Today Mastering the Art of French Eating hits shelves as a paperback, with a (slightly) new cover and subtitle ! Sigh… these books, they grow up so fast.
Here’s a description:
When journalist Ann Mah’s diplomat husband is given a three-year assignment in Paris, Ann is overjoyed. A lifelong foodie and Francophile, she immediately begins plotting gastronomic adventures à deux. Then her husband is called away to Iraq on a year-long post—alone.
Not unlike another diplomatic wife, Julia Child, Ann must find a life for herself in a new city. Journeying through Paris and the surrounding regions of France, Ann explores the history and taste of everything from boeuf Bourguignon to soupe au pistou to the crispiest of buckwheat crepes. And somewhere between Paris and the south of France, she uncovers a few of life’s truths.
“Mastering the Art of French Eating makes you want to be in Paris. It will also make you very hungry.” —Wall Street Journal
I can’t describe what a total thrill it is to see that beloved old Penguin symbol on the book’s spine! Of course, I’m biased, but I think the lovely lightweight paperback edition makes a perfect traveling companion. I would be thrilled if you picked up a copy at your local bookstore or online:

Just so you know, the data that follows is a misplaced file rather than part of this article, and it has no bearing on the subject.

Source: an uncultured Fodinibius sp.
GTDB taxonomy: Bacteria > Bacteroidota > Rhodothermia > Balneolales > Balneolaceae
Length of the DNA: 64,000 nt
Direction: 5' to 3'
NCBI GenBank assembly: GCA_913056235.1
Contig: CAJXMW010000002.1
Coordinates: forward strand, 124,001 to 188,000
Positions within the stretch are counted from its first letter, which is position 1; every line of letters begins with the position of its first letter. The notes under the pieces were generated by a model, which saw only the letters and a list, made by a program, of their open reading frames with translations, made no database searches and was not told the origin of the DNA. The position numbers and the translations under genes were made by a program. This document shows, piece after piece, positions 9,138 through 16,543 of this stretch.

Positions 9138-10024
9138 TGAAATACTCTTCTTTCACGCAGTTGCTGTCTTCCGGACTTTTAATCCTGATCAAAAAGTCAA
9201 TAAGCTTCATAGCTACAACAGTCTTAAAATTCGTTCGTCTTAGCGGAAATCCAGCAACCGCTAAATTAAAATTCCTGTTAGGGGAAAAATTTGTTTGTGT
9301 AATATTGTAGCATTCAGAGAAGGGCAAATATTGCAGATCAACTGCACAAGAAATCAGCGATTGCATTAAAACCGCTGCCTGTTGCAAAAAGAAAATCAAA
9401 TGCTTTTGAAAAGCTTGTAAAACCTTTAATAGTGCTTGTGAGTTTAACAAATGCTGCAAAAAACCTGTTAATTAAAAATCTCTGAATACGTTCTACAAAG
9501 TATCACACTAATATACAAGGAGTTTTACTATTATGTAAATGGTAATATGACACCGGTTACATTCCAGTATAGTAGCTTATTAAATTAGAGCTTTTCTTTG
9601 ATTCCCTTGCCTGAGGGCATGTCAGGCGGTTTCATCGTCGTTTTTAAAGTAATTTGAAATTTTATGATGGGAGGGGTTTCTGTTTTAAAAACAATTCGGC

Meanwhile, my friends on the web are celebrating with a few giveaways (and more to come):
My publisher has created this beautiful ad in the book trade’s newsletter, Shelf Awareness Pro.
And I’m delighted to hit the road for a couple of book signings:
Wednesday, November 5, 2014
Penguin Bookshop (Sewickley, PA)
Wednesday, Nov 19, 2014
I love meeting readers and I also love book clubs! If you and your friends are reading Mastering the Art of French Eating, I’d be thrilled to visit your group by phone or Skype to chat and answer any questions—just send me a message via this website’s “contact” form.